Celebrating Mass with thousands of Cubans on Monday, Pope Francis said that religion requires "missionary activity" and service, a subtle nod to the many restrictions his communist host country places on church activity.
The Pope urged Catholics "not to be satisfied with appearances or what is politically correct." He also noted the "efforts and sacrifices" Cuban Catholics make to spread their faith, especially in remote areas of the country. The congregation for the Mass in Holguin, on Cuba's northern coast, included Cuban president Raul Castro
Since landing in Cuba on Saturday, the Pope has largely avoided making overt political statements about Cuban politics.
"So far he's sticking to the script of constructive engagement, with only mild, mostly veiled criticism, of the authoritarian regime," said Andrew Chesnut, an expert on Latin America at Virginia Commonwealth University. "However, Pope Francis, the consummate diplomat, certainly spoke frankly with Raul Castro yesterday behind closed doors."
Francis' role in restoring diplomatic ties between the United States and Cuba could be one reason the Pope is avoiding the kind of criticism that his predecessors, St. John Paul II and Benedict XVI, made during visits to Cuba.
Cuban dissidents, though, have told reporters that they are unhappy that the Pope has not taken time to meet with them.
On a personal note, Monday is the anniversary of the day Pope Francis decided to become a Catholic priest in 1953.
Later on Monday, the Pope flies to Santiago, Cuba, where he will meet with Catholic clergy.
Trading gifts with Fidel Castro
On Sunday, Francis had a "friendly and informal" meeting with Fidel Castro at the former Cuban president's residence, the Vatican said.
It lasted about 30 minutes, with the Pope and the communist leader exchanging books about religion. About 10 members of Castro's family were present, according to the Vatican.
Castro, who is 89, rarely makes public appearances. He and Francis talked about the common problems of humanity, including environmental degradation, the Vatican said.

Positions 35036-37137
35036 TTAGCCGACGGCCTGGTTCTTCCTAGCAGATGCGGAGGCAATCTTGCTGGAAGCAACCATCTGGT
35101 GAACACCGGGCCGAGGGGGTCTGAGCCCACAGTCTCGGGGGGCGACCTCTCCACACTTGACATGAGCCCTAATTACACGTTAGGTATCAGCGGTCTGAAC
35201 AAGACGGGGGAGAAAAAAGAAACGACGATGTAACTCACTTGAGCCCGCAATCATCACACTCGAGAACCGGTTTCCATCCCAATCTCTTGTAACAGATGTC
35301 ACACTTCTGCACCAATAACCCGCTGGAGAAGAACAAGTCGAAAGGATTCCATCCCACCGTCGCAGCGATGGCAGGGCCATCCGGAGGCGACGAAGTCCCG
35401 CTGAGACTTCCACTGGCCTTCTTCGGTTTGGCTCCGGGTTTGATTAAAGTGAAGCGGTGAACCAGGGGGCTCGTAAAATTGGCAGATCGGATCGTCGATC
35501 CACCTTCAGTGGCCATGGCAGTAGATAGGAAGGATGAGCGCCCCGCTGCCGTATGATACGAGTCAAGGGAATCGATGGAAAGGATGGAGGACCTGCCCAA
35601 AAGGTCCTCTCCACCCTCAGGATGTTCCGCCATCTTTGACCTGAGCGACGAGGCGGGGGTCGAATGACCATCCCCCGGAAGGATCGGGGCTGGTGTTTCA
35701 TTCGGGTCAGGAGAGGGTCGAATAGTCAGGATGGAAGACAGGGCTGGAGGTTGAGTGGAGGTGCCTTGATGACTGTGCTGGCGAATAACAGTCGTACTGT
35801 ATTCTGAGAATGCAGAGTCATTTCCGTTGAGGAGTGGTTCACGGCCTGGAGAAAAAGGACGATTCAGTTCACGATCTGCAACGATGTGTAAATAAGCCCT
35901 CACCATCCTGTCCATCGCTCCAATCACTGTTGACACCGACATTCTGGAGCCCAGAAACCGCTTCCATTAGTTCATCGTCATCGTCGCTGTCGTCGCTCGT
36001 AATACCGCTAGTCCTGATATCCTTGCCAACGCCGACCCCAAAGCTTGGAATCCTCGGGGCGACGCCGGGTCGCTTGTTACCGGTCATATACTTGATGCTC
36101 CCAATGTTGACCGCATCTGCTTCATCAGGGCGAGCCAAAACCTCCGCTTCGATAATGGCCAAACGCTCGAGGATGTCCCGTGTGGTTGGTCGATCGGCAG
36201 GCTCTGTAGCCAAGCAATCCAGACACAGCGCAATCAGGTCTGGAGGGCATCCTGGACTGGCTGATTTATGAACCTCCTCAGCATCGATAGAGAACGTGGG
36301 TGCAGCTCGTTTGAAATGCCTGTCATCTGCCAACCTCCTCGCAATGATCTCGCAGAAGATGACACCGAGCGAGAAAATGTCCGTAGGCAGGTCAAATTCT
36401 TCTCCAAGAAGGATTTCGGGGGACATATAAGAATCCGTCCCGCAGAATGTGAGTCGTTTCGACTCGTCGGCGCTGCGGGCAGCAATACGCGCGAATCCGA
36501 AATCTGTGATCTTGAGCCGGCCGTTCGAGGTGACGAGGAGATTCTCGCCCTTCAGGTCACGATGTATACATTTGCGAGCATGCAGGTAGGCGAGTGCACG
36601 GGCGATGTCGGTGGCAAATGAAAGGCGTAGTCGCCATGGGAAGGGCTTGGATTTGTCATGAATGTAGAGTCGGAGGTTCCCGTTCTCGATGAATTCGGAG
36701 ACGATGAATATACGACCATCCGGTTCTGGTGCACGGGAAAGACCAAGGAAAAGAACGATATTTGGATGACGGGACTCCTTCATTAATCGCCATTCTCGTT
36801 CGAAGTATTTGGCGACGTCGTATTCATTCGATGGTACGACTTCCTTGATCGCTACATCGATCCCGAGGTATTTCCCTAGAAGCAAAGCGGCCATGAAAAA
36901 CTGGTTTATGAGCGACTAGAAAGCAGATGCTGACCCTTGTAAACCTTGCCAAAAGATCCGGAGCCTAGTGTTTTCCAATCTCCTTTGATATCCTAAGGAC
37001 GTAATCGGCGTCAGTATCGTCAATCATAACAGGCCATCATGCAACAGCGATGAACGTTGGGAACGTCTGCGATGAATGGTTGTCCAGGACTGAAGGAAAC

Castro's son, Alex, photographed the meeting.
During a Mass in Havana's Revolution Square earlier Sunday, the pope told a crowd estimated at 200,000 to "serve people, not ideas."
"There is a kind of service which truly serves," the Pope preached during his homily, "yet we need to be careful not to be tempted by another kind of service, a service which is self-serving."
"There is a way to go about serving which is interested in only helping 'my people,'" Francis continued, in remarks that some analysts interpreted as a criticism of Cuba's communist government. "This service always leaves 'your people' outside, and gives rise to a process of exclusion."
The Pope gets political
Since landing, Francis has made comments that many have considered carefully critical, and he has criticized Cuba in the past. In a 1998 book that he edited, he wrote that Cuba's "authoritarian" and "corrupt" regime should be scrapped in favor of a representative democracy.
Francis is the third pope to visit Cuba, after John Paul in 1998 and Benedict in 2012. Francis' call for Cuba to "open itself" to the world echoed John Paul's remarks, a sign of the Catholic Church's longstanding efforts to carve out space in a country that has been officially atheist for decades.
The Vatican has said the Pope believes religious freedom in Cuba means more than the ability to worship freely. It also entails the right to open schools and practice acts of charity, as well as other missions.
Raul Castro praises Pope
Raul Castro, who has said the Pope has inspired him to consider returning to the Catholic Church, effusively praised Francis on Saturday, particularly for his criticism of consumerism and environmental degradation. He also thanked him for his role in restoring ties between the United States and Cuba, while calling for the closing of the U.S. military base at Guantanamo Bay.
On Tuesday, the Pope will fly to Washington, a visible sign of the detente he has helped broker between Cuba and the United States.
"For some months now, we have witnessed an event which fills us with hope," the Pope said. "The process of normalizing relations between two peoples following years of estrangement."
Francis also called the restoration of diplomatic ties "an example of reconciliation for the entire world."
Some American conservatives, however, have criticized the restoration of ties with the communist country, saying that the United States should have required the release of political dissidents.
U.S. President Barack Obama and Raul Castro spoke on the phone Friday to discuss the process of normalizing relations between the two countries.
Just last week, the United Nations announced that Castro would travel to New York to attend the U.N. General Assembly. It will be his first visit to the United States in more than half a century.